• Critical Infrastructure Attacks: Attacks against critical infrastructure are common in cyberwarfare. For example, Ukraine has been targeted with attacks against its power grid multiple times in the past.
  • Distributed Denial of Service (DDoS) Attacks: DDoS attacks can deny legitimate users access to websites by overwhelming them with spam requests. Attacks may target critical government and military sites or block civilian access to important websites.
  • Ransomware and Wipers: Ransomware and wipers deny access to important files by encrypting or deleting files. During the Russian invasion of Ukraine, wiper malware was discovered in Ukrainian systems, similar to the NotPetya wiper outbreak that originated there as well in 2017.
  • Phishing: Phishing is one of the main vectors by which cybercriminals deliver malware and extract sensitive information from users. These same tactics can be used to advance the goals of cyberwarfare.
  • Propaganda: By sowing disinformation and damaging morale, an attacker can damage another nation-state’s ability to effectively defend itself. Cyberattacks can be used to gain access to systems that can be used to disseminate misinformation or to steal sensitive or embarrassing information that can then be leaked.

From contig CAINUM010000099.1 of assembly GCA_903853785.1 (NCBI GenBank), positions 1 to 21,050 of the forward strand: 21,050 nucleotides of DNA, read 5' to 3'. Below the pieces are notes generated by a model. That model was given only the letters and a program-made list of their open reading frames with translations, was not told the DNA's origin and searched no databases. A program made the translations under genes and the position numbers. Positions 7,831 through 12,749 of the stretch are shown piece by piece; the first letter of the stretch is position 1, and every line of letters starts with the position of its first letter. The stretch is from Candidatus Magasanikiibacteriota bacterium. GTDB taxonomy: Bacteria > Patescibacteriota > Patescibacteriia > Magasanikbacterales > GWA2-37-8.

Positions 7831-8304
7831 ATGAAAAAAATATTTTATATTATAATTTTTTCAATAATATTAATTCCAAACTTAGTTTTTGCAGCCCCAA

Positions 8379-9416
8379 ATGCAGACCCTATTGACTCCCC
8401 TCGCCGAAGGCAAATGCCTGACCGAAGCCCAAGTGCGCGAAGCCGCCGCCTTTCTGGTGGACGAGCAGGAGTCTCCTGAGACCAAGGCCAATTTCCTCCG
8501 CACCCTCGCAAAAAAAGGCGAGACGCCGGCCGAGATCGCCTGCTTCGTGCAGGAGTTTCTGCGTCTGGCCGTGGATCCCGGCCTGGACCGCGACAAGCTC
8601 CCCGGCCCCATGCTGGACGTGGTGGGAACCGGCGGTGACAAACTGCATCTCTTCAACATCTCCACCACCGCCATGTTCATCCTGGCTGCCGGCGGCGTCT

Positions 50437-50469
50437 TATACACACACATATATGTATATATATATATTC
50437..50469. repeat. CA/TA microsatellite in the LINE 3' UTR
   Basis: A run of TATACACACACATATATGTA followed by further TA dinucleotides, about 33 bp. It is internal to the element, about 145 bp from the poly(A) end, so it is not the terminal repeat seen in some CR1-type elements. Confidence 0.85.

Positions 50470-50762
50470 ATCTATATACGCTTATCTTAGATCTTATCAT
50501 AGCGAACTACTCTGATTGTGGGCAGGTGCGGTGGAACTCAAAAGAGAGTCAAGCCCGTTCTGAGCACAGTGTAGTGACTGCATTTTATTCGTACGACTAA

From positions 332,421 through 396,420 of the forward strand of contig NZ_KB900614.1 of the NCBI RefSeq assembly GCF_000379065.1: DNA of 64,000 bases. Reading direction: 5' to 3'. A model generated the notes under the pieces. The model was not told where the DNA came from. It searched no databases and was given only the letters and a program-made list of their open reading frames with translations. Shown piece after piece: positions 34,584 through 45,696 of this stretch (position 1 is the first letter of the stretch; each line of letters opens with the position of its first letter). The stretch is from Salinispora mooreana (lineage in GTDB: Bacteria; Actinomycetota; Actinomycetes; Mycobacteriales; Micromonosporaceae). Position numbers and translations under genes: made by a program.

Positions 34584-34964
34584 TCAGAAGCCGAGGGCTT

• Espionage: Information about a country’s military capabilities and operations can be invaluable during wartime. Cyberwarriors may attempt to infiltrate government and military networks to collect intelligence.

Cyberwarfare Protection

Cyberwarfare uses many of the same attacks and techniques as traditional cyberattacks; however, the resources available to nation-states may make them capable of performing more numerous, sophisticated, and long-lived attacks. Protecting against cyberwarfare requires deploying many of the same cybersecurity defenses needed to defend against traditional cyberattacks, including:

  • DDoS Prevention: DDoS attacks against military, government, and civilian organizations are a common tactic for causing disruption during cyberwar. DDoS protection solutions can detect and block attack traffic, enabling these services to remain online.